Washington, D.C. - Country Coach, one of the nation's largest manufacturers of Class A motor homes, has launched its fifth recall in seven years to replace the tires on some of its motor homes, blaming the Toyo tire company for outfitting its recreational vehicles with tires unable to carry their weight.
Country Coach, a Junction City, Oregon-based subsidiary of RV Holdings Inc. told NHTSA that Toyo's M102z models were responsible for more than 50 tire failures since 2003 - a charge that Toyo has strenuously denied. This most recent safety campaign underscores what appears to be an industry-wide problem: RV manufacturers under-rating the axle weight of their vehicles and outfitting them with tires that cannot bear the load, particularly in the left front. In the last several years, at least five manufacturers, including Fleetwood, Newmar, Airstream, Four Winds and National RV Inc., have initiated recalls involving more than a dozen motor home models with incorrect weight or tire pressure ratings.
With government scrutiny increasing, this problem is also pitting tire manufacturers against RV-makers as both try to lay the responsibility for these accidents on each other. In March, Toyo issued a technical bulletin to its dealers sternly advising against outfitting any motor home manufactured by RV Holdings Inc. with a Toyo tire. The bulletin, in part, complains:
In multiple recalls and internal service bulletin campaigns conducted from 1999 to 2005, the manufacturer and the brand-name owner NRVH and CCI have repeatedly failed to warn Toyo about safety problems related to suspension components, and the installation of incorrect tire placards that led to tire failures. Based on this history, Toyo cannot be confident of receiving future communications from NRVH and CCI relating to problems on coaches that have been outfitted with Toyo tires.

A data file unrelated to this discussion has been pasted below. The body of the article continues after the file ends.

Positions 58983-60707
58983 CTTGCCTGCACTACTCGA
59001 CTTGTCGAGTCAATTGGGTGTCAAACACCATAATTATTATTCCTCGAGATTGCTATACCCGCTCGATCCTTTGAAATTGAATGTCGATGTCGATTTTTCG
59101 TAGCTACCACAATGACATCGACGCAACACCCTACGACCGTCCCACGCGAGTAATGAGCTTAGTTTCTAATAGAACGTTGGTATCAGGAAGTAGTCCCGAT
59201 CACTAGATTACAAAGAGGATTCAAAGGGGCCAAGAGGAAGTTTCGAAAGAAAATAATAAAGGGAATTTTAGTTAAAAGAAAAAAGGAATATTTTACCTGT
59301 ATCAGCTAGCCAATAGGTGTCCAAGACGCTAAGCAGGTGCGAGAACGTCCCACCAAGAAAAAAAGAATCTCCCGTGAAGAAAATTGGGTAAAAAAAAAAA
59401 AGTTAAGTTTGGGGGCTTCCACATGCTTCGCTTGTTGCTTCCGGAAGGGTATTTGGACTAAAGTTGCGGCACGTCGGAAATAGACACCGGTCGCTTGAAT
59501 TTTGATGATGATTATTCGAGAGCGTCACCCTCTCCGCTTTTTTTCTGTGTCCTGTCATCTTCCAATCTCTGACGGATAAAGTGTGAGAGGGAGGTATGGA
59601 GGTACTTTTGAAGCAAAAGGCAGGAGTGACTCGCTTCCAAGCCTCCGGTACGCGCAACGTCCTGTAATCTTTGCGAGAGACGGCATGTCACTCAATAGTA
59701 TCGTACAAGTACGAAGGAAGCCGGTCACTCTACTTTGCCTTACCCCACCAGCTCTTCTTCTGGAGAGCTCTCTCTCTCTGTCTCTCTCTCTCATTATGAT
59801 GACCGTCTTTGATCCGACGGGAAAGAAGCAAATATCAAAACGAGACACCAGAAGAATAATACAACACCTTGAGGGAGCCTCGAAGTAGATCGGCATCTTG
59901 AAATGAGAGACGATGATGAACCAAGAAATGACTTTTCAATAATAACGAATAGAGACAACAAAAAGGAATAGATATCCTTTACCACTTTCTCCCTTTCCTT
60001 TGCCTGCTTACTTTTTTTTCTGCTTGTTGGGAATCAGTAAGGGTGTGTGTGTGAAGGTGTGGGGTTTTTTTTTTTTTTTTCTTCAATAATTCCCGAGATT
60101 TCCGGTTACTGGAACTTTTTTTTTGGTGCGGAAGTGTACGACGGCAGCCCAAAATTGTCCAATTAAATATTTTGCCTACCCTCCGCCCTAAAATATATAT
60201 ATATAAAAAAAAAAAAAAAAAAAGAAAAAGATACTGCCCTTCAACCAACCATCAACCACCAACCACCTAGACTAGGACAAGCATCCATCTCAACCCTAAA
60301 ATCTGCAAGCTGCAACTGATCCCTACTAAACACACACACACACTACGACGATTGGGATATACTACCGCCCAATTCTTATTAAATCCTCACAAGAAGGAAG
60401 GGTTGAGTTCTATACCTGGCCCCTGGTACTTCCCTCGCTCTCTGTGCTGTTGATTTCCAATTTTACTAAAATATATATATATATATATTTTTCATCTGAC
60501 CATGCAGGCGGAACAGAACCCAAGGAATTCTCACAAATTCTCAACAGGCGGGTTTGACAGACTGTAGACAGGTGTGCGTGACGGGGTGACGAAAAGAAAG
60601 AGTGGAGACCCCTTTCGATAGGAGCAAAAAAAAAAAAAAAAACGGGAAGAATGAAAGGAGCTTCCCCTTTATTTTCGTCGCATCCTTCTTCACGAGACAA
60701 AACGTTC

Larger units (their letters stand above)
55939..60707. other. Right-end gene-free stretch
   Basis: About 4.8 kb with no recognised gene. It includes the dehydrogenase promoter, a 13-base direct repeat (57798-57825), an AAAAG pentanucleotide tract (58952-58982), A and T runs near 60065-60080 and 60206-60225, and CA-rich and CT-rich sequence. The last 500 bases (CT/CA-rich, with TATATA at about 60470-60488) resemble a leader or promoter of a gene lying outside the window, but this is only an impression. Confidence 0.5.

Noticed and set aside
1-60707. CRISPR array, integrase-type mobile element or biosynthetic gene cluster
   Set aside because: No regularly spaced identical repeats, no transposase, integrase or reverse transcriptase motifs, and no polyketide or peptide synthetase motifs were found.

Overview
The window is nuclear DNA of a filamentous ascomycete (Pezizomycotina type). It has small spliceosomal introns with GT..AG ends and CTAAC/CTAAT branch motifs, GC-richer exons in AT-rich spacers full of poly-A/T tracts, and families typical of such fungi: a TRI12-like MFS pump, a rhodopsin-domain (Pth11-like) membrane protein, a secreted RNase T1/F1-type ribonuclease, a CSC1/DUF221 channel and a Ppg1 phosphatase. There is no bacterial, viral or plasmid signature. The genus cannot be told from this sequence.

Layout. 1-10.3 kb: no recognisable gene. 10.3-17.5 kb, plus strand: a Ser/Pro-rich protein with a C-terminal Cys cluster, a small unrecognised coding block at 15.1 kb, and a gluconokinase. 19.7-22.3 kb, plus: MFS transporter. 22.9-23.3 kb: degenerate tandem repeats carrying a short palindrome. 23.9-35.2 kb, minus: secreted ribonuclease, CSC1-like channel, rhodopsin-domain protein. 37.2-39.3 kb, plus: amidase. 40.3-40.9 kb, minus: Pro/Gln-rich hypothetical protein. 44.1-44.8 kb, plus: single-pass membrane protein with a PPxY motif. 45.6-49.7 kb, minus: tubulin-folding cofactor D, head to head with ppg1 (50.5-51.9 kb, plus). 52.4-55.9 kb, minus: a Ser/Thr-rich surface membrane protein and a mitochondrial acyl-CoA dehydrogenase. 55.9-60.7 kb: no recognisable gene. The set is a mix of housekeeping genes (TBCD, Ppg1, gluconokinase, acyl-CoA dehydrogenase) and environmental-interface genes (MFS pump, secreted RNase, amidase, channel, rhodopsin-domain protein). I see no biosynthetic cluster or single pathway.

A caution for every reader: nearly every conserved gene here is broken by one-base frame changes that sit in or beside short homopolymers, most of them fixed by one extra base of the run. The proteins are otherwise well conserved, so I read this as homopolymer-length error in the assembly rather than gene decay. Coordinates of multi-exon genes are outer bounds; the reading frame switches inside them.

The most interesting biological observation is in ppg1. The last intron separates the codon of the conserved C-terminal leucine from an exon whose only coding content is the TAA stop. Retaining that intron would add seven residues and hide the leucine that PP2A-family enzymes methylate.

In the meantime, RV owners have borne the brunt of these miscalculations in the form of sudden sidewall blowouts on the road. The Country Coach tire failures have mostly resulted in property damage accidents. But in other cases, motor home tire failures have resulted in injuries and fatalities.
Rick Morrison, an attorney with the Montgomery, Alabama based-Beasley Allen law firm is currently litigating two separate cases of left-front tire failures on motor homes manufactured by Monaco and Newmar that have resulted in fatalities.
"As far as I've seen, there is no engineering process, no testing, nothing that the RV manufacturers have done to make sure that the tires are appropriate for their vehicles and have the appropriate load-bearing capabilities," Morrison says.
Some of the recreational vehicles most vulnerable to weight and tire issues are Class A Motor homes, the largest, and usually the most luxuriously appointed RVs on the road. They measure 24-40 feet in length and feature a kitchen, cockpit, living area, a bathroom and a bedroom. Over the years, manufacturers have found a way to maximize the living space with motorized slide-out units. Some models have multiple slide outs. But, as other motor home manufacturers have discovered, slide-out units can also considerable stress on the front tires. In 2004, the Newmar
Corporation initiated a recall covering two of its models that had suffered front tire failures. In 2000, after two fatal accidents, the Fleetwood Corporation recalled the tires on 3,745 of its some of its models. In both cases, the manufacturers increased the load rating and replaced the tires with more robust models. One RV blogger captured the current trend on the enthusiasts' website www.rversonline.org: "We keep demanding goodies, i.e. four slide out design is not unusual today. I have had reports of overweight coaches with tires, wheels or some other component failures caused by too much weight. More than one manufacturer has had to do a complete tire recall because of overloading."
As the Country Coach case demonstrates, outfitting recreational vehicles with the proper tires can become a trial and error process, because some manufacturers have failed to determine the actual weight of a recreational vehicle, loaded with water, furniture and other accessories of motor home living.